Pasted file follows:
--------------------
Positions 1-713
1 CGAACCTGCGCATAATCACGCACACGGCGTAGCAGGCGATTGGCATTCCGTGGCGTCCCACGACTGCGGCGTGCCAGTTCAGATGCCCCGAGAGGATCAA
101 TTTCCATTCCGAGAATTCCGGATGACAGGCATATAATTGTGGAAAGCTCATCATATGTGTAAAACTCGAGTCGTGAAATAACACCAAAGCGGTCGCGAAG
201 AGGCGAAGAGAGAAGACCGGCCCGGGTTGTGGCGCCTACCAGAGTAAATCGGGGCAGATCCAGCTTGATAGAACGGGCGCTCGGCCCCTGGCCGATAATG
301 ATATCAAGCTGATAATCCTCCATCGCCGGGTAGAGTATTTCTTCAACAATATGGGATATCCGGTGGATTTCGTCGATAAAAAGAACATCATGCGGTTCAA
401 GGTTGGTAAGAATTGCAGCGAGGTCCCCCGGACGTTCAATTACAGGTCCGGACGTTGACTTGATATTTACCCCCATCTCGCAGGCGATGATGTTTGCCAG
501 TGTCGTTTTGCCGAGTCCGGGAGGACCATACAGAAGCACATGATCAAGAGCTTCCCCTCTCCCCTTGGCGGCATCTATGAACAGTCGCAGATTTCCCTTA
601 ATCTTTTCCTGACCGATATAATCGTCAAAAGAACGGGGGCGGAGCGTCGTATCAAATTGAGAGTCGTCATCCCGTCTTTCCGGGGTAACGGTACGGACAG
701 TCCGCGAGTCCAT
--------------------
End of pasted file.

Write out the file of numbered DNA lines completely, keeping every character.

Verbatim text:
Positions 1-713
1 CGAACCTGCGCATAATCACGCACACGGCGTAGCAGGCGATTGGCATTCCGTGGCGTCCCACGACTGCGGCGTGCCAGTTCAGATGCCCCGAGAGGATCAA
101 TTTCCATTCCGAGAATTCCGGATGACAGGCATATAATTGTGGAAAGCTCATCATATGTGTAAAACTCGAGTCGTGAAATAACACCAAAGCGGTCGCGAAG
201 AGGCGAAGAGAGAAGACCGGCCCGGGTTGTGGCGCCTACCAGAGTAAATCGGGGCAGATCCAGCTTGATAGAACGGGCGCTCGGCCCCTGGCCGATAATG
301 ATATCAAGCTGATAATCCTCCATCGCCGGGTAGAGTATTTCTTCAACAATATGGGATATCCGGTGGATTTCGTCGATAAAAAGAACATCATGCGGTTCAA
401 GGTTGGTAAGAATTGCAGCGAGGTCCCCCGGACGTTCAATTACAGGTCCGGACGTTGACTTGATATTTACCCCCATCTCGCAGGCGATGATGTTTGCCAG
501 TGTCGTTTTGCCGAGTCCGGGAGGACCATACAGAAGCACATGATCAAGAGCTTCCCCTCTCCCCTTGGCGGCATCTATGAACAGTCGCAGATTTCCCTTA
601 ATCTTTTCCTGACCGATATAATCGTCAAAAGAACGGGGGCGGAGCGTCGTATCAAATTGAGAGTCGTCATCCCGTCTTTCCGGGGTAACGGTACGGACAG
701 TCCGCGAGTCCAT